In recognition of The International Day of Older Persons, Grohe has looked at ways in which bathroom design can improve quality of life for the the ageing population.
Spearheaded by the United Nations, The International Day of Older Persons encourages enhanced attention to the particular needs and challenges faced by older people today. The awareness day offers an opportunity to look at multigenerational spaces and how to prepare them to cope with the needs of the elderly.
“Many people planning a bathroom today want to take their future needs and requirements into account without compromising on contemporary design,” says Raj Mistry, Marketing Director for Grohe UK. “The bathroom is particularly vital to old age, as it is the room where people perhaps most want to be self-sufficient to preserve dignity and save themselves from feelings of embarrassment. At the same time, it is an essential room in order to maintain high self-hygiene levels. There are a number of ways that bathroom design can be structured to cope with the demands of ageing.”
A sensible room layout and a forward-looking choice of decor are equally instrumental in maximising the user-friendliness of what remains the most private room of any hotel. The room layout should avoid narrow access ways and provide sufficient turning space for wheelchairs and walkers, while placing basins and WCs in easily accessible spots – for example, a lower wall hung basin to allow access for wheelchair users. Cleverly placed grab bars in the toilet and shower area, as well as a seat in the bath or shower, can further help to give people confidence to use the bathroom independently.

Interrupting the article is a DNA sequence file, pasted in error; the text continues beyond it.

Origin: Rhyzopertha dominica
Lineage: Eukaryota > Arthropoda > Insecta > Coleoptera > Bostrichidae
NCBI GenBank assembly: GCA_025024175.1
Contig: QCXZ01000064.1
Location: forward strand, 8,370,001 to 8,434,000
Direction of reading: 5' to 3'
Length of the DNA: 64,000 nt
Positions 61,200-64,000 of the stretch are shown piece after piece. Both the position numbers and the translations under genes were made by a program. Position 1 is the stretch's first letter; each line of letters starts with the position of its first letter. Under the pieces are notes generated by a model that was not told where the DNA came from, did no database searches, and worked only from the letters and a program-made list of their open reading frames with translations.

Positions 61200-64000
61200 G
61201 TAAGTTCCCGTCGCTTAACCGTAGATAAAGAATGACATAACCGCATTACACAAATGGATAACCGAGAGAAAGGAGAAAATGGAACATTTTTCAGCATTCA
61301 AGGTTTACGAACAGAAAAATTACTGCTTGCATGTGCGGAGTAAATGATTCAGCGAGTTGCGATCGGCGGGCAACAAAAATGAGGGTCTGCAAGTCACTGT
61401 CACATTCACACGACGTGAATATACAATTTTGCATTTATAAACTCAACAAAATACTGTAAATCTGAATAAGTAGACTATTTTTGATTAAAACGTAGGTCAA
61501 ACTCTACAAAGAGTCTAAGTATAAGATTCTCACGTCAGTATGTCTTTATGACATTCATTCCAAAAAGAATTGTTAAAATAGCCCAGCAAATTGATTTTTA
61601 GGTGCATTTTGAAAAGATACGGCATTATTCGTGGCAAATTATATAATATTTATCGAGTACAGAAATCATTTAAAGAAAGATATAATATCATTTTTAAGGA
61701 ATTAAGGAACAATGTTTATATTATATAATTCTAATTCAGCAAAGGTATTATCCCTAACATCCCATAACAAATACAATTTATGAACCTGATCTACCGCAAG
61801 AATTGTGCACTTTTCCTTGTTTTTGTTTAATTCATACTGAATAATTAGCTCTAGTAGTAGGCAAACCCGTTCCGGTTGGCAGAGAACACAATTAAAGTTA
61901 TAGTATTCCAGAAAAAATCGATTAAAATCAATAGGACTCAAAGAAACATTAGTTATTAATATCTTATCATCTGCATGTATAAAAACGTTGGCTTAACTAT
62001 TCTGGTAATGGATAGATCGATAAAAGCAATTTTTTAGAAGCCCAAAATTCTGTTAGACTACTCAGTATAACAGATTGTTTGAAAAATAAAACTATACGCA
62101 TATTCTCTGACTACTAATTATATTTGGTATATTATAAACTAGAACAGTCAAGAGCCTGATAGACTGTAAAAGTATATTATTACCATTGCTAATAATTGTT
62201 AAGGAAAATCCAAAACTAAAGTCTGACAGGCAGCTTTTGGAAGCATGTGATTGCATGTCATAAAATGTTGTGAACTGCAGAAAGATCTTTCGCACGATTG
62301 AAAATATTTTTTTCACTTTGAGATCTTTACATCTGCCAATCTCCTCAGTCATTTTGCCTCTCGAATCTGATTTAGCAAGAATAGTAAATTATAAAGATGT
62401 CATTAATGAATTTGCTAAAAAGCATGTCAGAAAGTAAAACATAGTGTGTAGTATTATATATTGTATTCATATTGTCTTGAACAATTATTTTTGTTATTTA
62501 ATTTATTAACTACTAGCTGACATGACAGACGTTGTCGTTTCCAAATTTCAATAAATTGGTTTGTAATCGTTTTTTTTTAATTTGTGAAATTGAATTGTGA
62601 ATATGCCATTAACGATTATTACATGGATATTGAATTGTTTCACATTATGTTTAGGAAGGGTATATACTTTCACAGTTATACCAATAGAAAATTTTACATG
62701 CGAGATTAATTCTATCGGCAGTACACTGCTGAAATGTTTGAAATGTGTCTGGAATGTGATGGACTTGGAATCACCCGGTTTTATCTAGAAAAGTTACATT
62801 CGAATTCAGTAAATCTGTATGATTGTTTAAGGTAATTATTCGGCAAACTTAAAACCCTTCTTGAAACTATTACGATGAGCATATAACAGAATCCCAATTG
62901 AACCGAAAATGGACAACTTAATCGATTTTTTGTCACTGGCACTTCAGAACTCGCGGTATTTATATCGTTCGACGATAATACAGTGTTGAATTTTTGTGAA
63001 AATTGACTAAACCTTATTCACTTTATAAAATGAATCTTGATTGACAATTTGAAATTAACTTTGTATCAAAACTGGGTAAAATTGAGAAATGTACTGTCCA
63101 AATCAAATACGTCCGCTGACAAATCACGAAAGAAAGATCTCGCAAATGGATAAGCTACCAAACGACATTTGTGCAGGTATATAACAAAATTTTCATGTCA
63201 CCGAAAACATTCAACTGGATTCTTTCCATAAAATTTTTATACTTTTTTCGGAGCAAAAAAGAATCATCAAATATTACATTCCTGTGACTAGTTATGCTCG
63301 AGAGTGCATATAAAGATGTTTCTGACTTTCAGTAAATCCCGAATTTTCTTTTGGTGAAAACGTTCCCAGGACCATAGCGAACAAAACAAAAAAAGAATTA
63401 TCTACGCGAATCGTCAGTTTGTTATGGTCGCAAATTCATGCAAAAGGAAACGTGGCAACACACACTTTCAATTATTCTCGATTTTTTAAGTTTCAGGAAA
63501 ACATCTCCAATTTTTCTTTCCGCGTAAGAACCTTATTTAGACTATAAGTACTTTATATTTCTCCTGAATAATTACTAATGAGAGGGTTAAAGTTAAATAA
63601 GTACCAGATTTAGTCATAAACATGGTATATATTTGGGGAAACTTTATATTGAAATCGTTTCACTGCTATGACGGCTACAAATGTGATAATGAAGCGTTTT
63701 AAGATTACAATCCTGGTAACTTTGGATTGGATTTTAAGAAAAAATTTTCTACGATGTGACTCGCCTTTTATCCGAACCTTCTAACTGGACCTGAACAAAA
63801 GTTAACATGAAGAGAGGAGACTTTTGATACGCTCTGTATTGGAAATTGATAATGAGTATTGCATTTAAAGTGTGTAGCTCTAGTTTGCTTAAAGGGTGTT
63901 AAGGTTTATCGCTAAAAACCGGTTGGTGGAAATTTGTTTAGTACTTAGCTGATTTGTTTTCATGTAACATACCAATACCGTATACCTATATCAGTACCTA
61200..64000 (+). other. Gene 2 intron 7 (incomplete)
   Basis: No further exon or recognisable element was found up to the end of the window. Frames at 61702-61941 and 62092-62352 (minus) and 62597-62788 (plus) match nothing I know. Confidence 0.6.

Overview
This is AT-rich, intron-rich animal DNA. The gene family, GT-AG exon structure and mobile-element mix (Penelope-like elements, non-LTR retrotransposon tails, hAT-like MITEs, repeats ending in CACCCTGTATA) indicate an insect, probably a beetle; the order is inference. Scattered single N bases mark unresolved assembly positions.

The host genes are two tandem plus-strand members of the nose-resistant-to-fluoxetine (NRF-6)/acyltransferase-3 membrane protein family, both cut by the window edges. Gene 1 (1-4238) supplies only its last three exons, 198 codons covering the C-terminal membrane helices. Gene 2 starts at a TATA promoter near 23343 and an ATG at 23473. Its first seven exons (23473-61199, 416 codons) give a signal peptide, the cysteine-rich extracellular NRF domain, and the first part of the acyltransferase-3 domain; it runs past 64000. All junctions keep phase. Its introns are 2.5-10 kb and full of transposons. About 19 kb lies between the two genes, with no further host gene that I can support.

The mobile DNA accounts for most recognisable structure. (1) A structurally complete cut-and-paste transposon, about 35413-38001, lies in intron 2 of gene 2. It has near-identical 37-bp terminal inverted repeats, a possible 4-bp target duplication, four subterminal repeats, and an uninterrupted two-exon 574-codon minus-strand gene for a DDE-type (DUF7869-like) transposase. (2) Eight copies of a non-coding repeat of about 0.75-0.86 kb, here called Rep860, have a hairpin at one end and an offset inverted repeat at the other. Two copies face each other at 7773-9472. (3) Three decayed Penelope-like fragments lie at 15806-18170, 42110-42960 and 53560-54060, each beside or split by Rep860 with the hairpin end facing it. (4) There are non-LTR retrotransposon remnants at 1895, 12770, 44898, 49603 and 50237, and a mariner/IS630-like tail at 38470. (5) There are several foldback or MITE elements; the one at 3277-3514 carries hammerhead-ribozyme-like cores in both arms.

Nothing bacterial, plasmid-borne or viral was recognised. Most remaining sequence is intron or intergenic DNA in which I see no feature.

Specifically designed and engineered products form an important contribution to the multigenerational bathroom, combining elevated levels of comfort, ergonomics, user safety and longevity. Products-wise, safety features such as thermostatic shower controls to balance fluctuations in water temperature and pressure, as well as technology like Grohe’s CoolTouch system, can prevent the fitting’s body and other objects such as hand showers becoming excessively hot on the surface. This helps to reduce the risk of scalding and, as the technology is hidden within the product, enables it to retain a stylish look.
Product control is also an important factor to consider. Infra-red touchless taps can prove an effective solution, as the water flow simply starts and stops when the sensor detects hand movement. The taps often come with a timer, which automatically stops the water flow after a desired length of time to reduce wastage.
“Up until a certain age we take going to the toilet for granted,” Mistry adds. “It’s an every day necessity but as we age and become less mobile it becomes more difficult than in previous years.”
Shower toilets use advanced technologies to minimise maintenance and cleaning, offering a perfect combination of thorough body care, hygiene and personalised comfort. A shower toilet such as the Grohe Sensia Arena provides a solution for the multigenerational bathroom with its natural, water-only cleansing process and customisable functions. An automatic shower toilet combines toilet, bidet and warm air drying in one unit, meaning no strenuous movement is required for those with reduced mobility.